My grandmother was the first one in her family born in America. The story goes like this: My great-grandfather, Dante, came to the U.S.A. with his family days before the stock market crash in 1929. A year later, my nonna, Elia, was born. The depression was terrible, the girls dropped out of school to work, boarders stayed at their house, but Dante stayed employed with tile and stone masonry. Life moves on, my grandfather met young Elia before he left for service in WWII, then returned safely, they married and had my father. My parents met in New Jersey, married and had me. The simple twists of fate align, but one part of it began here–in the mountains of Northern Italy–Poffabro.
This is the main square. My grandmother had this as a painting in her living room above the fireplace.
The inside of the church was clean and pious.
I walked around and checked out the cute little village of only 200 inhabitants. This was the only cafè that was open on a Sunday afternoon. They were friendly and happy to help me.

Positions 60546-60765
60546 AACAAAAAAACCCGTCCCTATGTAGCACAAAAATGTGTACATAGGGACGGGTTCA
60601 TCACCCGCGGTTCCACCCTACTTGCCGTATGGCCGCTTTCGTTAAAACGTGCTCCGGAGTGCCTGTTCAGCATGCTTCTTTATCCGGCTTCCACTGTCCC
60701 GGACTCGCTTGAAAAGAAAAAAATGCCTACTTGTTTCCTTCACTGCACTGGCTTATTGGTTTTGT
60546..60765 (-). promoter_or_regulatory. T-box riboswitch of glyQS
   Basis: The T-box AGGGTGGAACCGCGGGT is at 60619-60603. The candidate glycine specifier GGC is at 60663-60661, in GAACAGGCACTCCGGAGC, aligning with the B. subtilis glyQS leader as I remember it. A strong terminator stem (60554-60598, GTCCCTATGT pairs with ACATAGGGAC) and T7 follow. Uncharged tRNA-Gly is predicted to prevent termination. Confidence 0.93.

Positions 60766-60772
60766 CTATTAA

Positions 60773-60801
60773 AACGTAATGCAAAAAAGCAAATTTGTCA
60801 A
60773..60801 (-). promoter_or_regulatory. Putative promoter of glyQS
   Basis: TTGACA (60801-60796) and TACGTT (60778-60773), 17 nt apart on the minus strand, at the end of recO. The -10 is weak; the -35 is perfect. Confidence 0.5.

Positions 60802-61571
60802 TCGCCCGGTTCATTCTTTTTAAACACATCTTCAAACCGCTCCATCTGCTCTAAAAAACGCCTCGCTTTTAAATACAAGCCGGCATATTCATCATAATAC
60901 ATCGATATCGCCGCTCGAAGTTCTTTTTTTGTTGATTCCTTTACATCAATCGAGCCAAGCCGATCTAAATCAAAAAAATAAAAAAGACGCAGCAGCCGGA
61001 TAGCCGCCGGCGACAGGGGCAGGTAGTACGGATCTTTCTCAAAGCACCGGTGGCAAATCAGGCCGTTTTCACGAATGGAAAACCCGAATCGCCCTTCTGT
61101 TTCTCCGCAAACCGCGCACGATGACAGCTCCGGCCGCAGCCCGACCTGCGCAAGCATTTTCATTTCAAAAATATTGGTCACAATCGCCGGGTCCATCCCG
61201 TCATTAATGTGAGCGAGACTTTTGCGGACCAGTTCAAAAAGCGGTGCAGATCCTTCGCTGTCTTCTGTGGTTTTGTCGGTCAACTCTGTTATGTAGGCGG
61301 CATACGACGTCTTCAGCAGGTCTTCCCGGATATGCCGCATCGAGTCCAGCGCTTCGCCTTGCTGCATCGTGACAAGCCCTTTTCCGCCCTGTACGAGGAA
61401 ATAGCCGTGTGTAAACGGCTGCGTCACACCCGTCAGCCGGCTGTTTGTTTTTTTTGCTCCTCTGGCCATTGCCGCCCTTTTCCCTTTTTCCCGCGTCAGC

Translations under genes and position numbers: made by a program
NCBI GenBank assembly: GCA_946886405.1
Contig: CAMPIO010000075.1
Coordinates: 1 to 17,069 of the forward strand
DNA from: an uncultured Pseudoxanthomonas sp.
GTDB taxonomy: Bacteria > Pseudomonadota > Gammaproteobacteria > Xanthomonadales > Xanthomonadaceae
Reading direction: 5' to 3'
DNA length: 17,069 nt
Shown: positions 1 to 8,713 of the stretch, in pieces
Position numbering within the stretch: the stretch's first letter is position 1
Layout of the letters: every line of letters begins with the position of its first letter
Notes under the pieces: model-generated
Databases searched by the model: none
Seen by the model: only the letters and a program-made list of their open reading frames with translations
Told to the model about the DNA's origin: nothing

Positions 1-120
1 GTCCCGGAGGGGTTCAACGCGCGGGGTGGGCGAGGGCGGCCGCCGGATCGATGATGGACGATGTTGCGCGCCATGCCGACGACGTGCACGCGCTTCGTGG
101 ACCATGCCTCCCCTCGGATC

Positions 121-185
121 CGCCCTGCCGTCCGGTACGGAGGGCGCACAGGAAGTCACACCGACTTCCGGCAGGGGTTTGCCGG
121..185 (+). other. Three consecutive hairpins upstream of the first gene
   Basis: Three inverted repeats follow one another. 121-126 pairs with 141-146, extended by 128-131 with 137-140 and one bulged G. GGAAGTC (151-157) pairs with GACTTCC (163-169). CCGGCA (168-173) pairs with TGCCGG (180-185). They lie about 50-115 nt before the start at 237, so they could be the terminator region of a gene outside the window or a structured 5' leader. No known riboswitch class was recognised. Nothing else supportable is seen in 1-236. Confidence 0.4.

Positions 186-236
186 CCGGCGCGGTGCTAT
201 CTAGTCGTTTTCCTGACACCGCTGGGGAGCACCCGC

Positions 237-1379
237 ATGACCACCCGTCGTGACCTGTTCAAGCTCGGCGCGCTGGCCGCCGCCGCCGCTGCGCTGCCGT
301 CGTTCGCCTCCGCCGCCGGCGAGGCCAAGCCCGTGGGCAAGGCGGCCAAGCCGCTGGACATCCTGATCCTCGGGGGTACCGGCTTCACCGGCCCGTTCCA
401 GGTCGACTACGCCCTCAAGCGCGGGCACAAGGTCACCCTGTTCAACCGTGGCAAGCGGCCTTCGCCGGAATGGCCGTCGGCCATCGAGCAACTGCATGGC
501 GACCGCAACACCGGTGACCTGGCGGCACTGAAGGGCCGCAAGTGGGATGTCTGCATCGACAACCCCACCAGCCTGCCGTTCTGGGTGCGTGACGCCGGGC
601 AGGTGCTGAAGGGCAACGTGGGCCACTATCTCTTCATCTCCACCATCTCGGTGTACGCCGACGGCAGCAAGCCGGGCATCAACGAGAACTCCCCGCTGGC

I had a local lunch at the only restaurant. It was tagliatelle ragù, and second was polenta, white beans and local venison, with a tasty German beer. I met some bikers who were enjoying a mid-ride lunch and we all chatted and made broken English and Italian jokes over espresso.
These geese were not happy I took a post-lunch stroll through their garden!
I finished off the visit in the forest, accidentally soaking my feet by slipping off the moss covered rocks and bringing home some of the mountain dirt caked to my sneakers.
Last is Via Colussi: my family name and probably the street where they lived. This house was occupied by my ancestors in the early 20th century before they departed for a better life. It’s hard to imagine leaving this hillside village for the bustle of 1930’s Philadelphia.
A bit of a dream come true to stand in the square of the painting that hung on my grandma’s wall for so long and I used to stare at it and imagine what it was like there. Now I know.